What if scores could be touched and felt instead of only read? We’ve just come from a deep, far-ranging discussion with artist Enrique Tomás, a researcher at the Interface Culture Lab in Linz. It’s part of Enrique’s residency with CTM Festival and ENCAC – European network for contemporary av creation, who also support some of our work. And it’s presented as part of another of our MusicMakers hacklabs at CTM Festival. It’s worth sharing some thoughts already.
Using sound as a continuous input signal, both synthesis and control are available simultaneously through direct manipulation on the engraved patterns of the physical score. Every interface is conceived from a different graphical score that still represents a musical idea but it has been also specially designed for providing a diverse palette of acoustic signals when touched. But more important, the tactile scores define and propose specific gestural behaviors due to the different affordances and constraints of the object in front. Sound is generated through a polyphonic concatenative synthesis driven by a real-time analysis and classification of input signal spectra. Each of the scores is loaded with a specific sound corpus that defines its sonic identity. Thus, “Tangible Score” provides a implicit visual and haptic feedback in addition to its sonic core functionality, making it intuitive and learnable but as well suitable as an interface for musical improvisation and sonic exploration.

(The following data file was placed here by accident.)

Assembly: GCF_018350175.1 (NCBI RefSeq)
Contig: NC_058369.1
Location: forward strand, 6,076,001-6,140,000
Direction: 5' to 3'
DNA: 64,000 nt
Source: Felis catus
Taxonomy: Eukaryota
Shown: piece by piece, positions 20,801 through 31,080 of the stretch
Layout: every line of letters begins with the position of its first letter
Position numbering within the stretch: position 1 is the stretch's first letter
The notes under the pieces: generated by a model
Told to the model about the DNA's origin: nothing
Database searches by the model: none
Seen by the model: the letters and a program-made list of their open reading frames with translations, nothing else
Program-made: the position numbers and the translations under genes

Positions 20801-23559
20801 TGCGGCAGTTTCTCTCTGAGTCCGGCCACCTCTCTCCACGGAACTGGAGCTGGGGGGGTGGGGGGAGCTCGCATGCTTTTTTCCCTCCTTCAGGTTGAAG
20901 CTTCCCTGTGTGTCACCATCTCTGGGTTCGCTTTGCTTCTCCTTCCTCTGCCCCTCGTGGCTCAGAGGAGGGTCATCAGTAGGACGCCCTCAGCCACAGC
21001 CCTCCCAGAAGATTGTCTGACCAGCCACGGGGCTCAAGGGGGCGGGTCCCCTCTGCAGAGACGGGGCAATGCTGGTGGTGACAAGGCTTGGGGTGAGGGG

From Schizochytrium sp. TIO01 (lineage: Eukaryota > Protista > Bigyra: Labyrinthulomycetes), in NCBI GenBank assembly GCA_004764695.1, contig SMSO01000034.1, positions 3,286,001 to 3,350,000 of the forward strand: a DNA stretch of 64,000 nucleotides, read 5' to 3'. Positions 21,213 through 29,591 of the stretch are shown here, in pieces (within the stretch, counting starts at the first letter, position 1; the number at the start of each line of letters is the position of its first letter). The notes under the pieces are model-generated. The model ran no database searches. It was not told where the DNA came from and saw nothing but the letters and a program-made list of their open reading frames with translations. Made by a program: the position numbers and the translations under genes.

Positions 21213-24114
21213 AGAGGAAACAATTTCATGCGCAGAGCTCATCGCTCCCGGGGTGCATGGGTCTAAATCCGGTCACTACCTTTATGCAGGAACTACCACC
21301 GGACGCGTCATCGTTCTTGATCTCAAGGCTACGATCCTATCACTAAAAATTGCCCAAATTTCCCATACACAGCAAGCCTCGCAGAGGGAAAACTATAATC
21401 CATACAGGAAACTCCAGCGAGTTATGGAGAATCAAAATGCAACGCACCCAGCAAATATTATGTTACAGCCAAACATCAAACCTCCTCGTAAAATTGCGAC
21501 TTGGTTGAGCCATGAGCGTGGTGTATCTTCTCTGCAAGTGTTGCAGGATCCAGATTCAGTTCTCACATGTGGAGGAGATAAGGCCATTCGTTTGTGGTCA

Eink, E-paper, Think Ink – Collin shares six segments pondering the unusual low-power display technology that somehow still seems a bit sci-fi – http://adafruit.com/thinkink
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